While a number of published studies have measured how the number and mix of fund options influence investment patterns in retirement accounts few, if any, have examined how plan participants react to a large reduction in investment choices.
Colleges and universities face daunting challenges to long-established business models. The cost of providing higher education continues to rise but sources of funding have eroded. Endowments suffered major losses during the financial crisis and many haven’t recovered, government aid is down (only two states increased their support of higher education between 2008 and 2013), and students, as well as their parents, are stretched thin financially and can’t absorb the above-inflation tuition hikes to which the industry has grown accustomed.
Accreditations are third-party verifications of quality. At the extreme, accreditations can be gatekeepers—without the accreditation you cannot operate. Other accreditations are more or less voluntary depending on particular state policies. Accreditation can also provide a roadmap to continuous quality improvement through feedback on a program or a school. The financial consequences of accreditation must be recognized, especially at a time like this when much of higher education is resource constrained or worse.
Higher education, like other sectors of the economy, continues to address the challenges posed by the recession. Concurrently, colleges and universities are facing the challenges of access, cost and effectiveness in providing higher education to a growing population of potential students, most of whom do not resemble the stereotypical freshman straight from high school. In November 2009, the TIAA Institute hosted Smart Leadership in Difficult Times, a conference focused on uncovering new strategies in a resource-constrained environment to address such challenges now and in the future.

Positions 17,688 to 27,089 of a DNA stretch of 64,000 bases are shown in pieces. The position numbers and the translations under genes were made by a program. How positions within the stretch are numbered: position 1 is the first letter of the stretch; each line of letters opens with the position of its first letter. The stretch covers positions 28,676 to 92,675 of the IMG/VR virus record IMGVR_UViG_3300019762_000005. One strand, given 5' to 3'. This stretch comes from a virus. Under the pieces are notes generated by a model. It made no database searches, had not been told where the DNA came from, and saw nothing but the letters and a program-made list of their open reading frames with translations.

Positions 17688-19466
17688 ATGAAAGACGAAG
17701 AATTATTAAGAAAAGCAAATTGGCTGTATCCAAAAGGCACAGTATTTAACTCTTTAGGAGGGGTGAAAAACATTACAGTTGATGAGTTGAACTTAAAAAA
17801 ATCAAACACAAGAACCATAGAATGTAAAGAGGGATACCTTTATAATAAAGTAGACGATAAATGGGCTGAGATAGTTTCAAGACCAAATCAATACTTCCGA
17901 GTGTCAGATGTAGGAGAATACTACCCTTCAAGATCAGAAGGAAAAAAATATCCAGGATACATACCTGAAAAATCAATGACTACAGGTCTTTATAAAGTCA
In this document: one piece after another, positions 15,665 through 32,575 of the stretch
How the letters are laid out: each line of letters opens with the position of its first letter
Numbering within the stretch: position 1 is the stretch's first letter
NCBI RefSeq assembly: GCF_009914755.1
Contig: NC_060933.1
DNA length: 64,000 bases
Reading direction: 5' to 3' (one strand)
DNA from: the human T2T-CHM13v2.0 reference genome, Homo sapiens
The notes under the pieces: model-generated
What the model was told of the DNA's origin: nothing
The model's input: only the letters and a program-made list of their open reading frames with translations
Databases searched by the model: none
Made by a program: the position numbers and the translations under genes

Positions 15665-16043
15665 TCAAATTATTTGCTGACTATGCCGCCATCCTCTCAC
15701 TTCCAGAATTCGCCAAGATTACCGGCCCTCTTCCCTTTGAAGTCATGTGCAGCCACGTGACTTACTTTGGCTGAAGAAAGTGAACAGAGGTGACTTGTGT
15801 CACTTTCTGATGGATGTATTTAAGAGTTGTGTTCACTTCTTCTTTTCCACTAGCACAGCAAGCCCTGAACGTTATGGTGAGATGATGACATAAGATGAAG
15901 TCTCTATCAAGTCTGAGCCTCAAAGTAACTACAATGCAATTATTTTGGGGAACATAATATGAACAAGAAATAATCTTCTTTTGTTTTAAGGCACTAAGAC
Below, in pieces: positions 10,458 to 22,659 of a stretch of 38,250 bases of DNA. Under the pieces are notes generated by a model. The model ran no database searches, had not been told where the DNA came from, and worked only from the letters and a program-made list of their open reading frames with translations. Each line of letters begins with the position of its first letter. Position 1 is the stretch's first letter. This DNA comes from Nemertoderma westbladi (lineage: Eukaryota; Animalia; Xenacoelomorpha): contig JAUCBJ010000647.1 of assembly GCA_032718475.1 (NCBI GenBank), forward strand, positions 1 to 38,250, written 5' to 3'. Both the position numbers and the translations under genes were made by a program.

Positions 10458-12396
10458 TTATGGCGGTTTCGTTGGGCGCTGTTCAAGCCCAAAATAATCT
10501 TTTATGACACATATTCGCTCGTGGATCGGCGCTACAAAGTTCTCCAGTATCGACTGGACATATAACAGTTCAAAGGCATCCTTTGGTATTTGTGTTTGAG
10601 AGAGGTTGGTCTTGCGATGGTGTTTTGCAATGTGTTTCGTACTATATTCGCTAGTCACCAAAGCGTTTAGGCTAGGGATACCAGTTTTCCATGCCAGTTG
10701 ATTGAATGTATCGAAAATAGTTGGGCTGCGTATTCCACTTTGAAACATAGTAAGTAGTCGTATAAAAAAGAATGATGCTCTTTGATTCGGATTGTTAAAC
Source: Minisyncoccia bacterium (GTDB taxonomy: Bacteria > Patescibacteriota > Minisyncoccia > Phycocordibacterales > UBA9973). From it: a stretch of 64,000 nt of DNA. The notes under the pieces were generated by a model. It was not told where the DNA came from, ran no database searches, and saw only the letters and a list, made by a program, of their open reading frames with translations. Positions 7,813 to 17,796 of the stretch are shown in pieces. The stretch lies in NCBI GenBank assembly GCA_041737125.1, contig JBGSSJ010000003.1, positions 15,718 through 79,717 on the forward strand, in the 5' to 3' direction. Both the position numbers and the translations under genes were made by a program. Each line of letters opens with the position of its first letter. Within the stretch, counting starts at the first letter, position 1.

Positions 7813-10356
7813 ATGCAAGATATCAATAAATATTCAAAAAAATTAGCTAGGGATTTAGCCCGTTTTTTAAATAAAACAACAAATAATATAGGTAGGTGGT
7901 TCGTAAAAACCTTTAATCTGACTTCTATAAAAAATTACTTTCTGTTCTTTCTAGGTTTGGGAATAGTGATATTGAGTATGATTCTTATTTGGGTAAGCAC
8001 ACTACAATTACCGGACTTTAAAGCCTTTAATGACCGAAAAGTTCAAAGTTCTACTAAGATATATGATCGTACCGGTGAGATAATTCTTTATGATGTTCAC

The topic of transformational change in higher education has become increasingly prevalent over recent years. The reasons are many, including daunting fiscal and demographic challenges; institutional opportunities presented by new technologies; the growth of the learning industry; increased competition for faculty and students; higher expectations and changing demands from a wide and diverse group of stakeholders; and the need to adapt institutional structures to new teaching roles, learning preferences, and research and outreach missions.
For centuries, education has been valued as a means to critical thinking and scientific inquiry. Over time, additional benefits have become increasingly clear, and especially the economic benefits to individuals and society overall. Measuring the learning outcomes of higher education has proven to be more difficult, however, but is progressing through initiatives such as the National Forum for College-Level Learning. Many challenges exist in this rapidly changing world in which knowledge has become the standard currency and higher education struggles for the financial means to supply it.